I've inexplicably got behind with my M C Beaton series, so when the latest Hamish Macbeth book, DEATH OF YESTERDAY, came for review I thought I'd better catch-up. Gone are the days it seems when a Hamish book came in at 160 pages if you were lucky, for DEATH OF A VALENTINE is nearly 300, not that I'm complaining as I love my time in Lochdubh.
The book opens with a shocking prologue – Hamish is standing at the aisle waiting for his bride to be to arrive. After twenty-five books is Hamish about to settle down? Flash back one year and we come in at the start of the events that lead Hamish ready to marry his fellow police-officer, Josie.
Hamish has been promoted again to sergeant which means that he needs a constable and Josie McSween, secretly besotted with Hamish, has got the job and thinks she'll be sharing Hamish's cosy police house in the sea-loch village of Lochdubh. Hamish acts swiftly and gets her alternative accommodation but that doesn't stop Josie from pursuing him, though Hamish remains blissfully unaware.
Hamish and Josie finally have a murder to solve when a local beauty queen is killed by a deadly Valentine's card. It seems that the young woman was not the quiet and retiring girl everyone thought and soon a list of suspects forms. Running alongside the investigation are Josie increasingly desperate attempts to get Hamish to notice her. The usual former girlfriends of Hamish make an appearance – Priscilla (briefly) and Elspeth - fuelling Josie's jealousy.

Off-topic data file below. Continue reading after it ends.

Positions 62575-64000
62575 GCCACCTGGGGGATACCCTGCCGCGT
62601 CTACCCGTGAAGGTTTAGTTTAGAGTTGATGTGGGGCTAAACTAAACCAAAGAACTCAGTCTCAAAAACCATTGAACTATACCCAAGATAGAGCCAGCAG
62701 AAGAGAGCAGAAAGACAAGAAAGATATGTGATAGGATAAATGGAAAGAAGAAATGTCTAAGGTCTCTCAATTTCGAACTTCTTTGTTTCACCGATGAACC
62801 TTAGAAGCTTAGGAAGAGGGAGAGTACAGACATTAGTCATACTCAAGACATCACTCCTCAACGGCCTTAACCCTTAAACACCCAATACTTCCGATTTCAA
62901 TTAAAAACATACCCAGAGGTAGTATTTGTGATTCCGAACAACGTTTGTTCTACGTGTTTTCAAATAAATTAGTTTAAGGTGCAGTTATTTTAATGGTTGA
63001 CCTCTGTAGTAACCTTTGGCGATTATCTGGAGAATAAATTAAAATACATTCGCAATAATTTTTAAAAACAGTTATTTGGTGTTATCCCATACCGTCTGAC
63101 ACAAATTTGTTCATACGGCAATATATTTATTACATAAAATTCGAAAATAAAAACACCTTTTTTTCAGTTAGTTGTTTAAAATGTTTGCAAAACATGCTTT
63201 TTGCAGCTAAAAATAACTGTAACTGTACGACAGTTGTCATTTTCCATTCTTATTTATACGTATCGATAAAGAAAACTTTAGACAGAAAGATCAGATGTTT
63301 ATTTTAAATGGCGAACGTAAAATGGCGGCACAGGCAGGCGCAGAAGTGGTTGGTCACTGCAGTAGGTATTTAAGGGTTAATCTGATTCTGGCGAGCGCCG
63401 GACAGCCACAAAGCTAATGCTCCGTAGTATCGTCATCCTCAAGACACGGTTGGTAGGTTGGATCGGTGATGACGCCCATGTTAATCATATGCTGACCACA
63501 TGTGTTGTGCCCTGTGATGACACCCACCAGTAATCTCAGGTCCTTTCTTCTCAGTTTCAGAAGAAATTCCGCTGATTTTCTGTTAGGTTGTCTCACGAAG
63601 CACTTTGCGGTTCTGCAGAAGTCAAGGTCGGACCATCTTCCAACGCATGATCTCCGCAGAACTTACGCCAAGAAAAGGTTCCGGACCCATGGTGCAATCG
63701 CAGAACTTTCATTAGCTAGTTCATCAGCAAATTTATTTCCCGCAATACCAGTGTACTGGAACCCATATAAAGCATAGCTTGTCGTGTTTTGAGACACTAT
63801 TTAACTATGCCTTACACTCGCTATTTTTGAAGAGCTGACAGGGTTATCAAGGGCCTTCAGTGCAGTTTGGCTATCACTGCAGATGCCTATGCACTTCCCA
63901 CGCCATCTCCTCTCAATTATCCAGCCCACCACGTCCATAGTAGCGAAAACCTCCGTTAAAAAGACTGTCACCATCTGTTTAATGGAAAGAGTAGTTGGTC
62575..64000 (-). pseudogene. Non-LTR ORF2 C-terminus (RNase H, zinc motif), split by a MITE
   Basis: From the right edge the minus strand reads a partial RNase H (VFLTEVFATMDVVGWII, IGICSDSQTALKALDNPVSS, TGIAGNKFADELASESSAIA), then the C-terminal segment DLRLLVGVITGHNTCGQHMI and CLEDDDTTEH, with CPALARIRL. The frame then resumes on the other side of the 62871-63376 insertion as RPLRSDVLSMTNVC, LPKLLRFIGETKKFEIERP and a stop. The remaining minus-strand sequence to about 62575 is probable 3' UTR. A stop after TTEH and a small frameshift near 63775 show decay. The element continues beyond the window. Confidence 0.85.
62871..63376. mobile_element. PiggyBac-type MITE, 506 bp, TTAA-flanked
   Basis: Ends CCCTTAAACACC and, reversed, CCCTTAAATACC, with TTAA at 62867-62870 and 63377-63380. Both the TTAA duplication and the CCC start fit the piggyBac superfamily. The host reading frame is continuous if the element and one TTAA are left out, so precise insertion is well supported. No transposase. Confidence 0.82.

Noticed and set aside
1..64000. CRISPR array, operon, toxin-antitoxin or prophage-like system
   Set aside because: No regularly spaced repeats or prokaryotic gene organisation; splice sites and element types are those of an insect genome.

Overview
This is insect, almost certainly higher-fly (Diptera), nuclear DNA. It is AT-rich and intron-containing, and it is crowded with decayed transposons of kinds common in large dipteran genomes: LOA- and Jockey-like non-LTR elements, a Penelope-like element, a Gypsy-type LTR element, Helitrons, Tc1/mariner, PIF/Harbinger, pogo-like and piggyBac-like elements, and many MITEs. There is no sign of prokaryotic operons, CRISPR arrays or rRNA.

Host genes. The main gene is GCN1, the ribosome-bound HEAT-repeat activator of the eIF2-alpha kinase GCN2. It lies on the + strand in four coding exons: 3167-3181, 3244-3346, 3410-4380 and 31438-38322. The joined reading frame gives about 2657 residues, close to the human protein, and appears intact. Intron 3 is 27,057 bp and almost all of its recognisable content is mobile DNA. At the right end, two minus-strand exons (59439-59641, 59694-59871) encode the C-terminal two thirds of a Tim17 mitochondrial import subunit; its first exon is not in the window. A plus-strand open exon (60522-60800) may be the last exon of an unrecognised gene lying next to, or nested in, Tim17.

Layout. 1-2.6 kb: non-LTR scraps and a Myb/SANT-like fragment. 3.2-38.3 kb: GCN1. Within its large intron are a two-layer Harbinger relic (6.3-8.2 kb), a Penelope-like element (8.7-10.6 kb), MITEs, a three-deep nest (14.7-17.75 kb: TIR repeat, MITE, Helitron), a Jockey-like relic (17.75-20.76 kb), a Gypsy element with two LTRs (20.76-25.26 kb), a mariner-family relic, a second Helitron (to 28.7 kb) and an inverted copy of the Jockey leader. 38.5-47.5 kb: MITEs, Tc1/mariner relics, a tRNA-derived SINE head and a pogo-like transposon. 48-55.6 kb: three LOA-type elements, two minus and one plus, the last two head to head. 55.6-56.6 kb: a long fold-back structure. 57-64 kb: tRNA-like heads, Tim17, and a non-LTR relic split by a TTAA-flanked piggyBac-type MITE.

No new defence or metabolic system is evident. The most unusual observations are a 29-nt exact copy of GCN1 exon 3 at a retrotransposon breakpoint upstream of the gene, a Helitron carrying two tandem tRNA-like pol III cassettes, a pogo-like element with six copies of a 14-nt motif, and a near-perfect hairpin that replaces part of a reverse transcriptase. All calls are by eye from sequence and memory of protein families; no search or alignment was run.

Though this is a cosy series, set in a fantasy Scotland which you wouldn't confuse with reality, DEATH OF A VALENTINE is quite a dark entry, it includes date-rape drugs and alcoholism as well as the usual infidelity and corruption. The tension comes more from whether Josie will get her man than solving the murder. Indeed the Josie subplot is quite a large part of the book which may explain its (relative) length. Overall, this is a solid entry in this long-running but timeless series, in which no-one gets any older, but it may not be the best place to start.